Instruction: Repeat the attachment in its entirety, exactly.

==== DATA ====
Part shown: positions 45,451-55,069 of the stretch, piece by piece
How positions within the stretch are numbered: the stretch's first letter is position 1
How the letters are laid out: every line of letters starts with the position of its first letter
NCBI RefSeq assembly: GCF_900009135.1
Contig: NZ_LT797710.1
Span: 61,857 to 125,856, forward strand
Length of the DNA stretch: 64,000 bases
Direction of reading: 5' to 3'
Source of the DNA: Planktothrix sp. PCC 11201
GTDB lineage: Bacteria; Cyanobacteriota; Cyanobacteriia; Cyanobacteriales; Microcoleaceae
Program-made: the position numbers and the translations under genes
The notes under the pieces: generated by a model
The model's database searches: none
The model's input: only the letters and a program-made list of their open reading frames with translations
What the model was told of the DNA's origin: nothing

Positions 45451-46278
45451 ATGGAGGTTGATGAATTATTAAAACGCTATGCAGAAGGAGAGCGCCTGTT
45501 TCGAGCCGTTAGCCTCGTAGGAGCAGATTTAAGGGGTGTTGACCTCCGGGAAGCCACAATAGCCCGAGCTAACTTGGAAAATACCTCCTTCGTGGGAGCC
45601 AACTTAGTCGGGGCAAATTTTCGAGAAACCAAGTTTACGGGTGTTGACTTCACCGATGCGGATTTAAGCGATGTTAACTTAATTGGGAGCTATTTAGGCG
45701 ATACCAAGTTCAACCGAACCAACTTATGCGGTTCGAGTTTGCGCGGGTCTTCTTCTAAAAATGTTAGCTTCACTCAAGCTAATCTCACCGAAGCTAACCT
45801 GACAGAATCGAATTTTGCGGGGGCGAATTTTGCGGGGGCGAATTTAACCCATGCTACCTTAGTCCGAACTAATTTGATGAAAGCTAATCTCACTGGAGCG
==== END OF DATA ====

Part shown: positions 45,451-55,069 of the stretch, piece by piece
How positions within the stretch are numbered: the stretch's first letter is position 1
How the letters are laid out: every line of letters starts with the position of its first letter
NCBI RefSeq assembly: GCF_900009135.1
Contig: NZ_LT797710.1
Span: 61,857 to 125,856, forward strand
Length of the DNA stretch: 64,000 bases
Direction of reading: 5' to 3'
Source of the DNA: Planktothrix sp. PCC 11201
GTDB lineage: Bacteria; Cyanobacteriota; Cyanobacteriia; Cyanobacteriales; Microcoleaceae
Program-made: the position numbers and the translations under genes
The notes under the pieces: generated by a model
The model's database searches: none
The model's input: only the letters and a program-made list of their open reading frames with translations
What the model was told of the DNA's origin: nothing

Positions 45451-46278
45451 ATGGAGGTTGATGAATTATTAAAACGCTATGCAGAAGGAGAGCGCCTGTT
45501 TCGAGCCGTTAGCCTCGTAGGAGCAGATTTAAGGGGTGTTGACCTCCGGGAAGCCACAATAGCCCGAGCTAACTTGGAAAATACCTCCTTCGTGGGAGCC
45601 AACTTAGTCGGGGCAAATTTTCGAGAAACCAAGTTTACGGGTGTTGACTTCACCGATGCGGATTTAAGCGATGTTAACTTAATTGGGAGCTATTTAGGCG
45701 ATACCAAGTTCAACCGAACCAACTTATGCGGTTCGAGTTTGCGCGGGTCTTCTTCTAAAAATGTTAGCTTCACTCAAGCTAATCTCACCGAAGCTAACCT
45801 GACAGAATCGAATTTTGCGGGGGCGAATTTTGCGGGGGCGAATTTAACCCATGCTACCTTAGTCCGAACTAATTTGATGAAAGCTAATCTCACTGGAGCG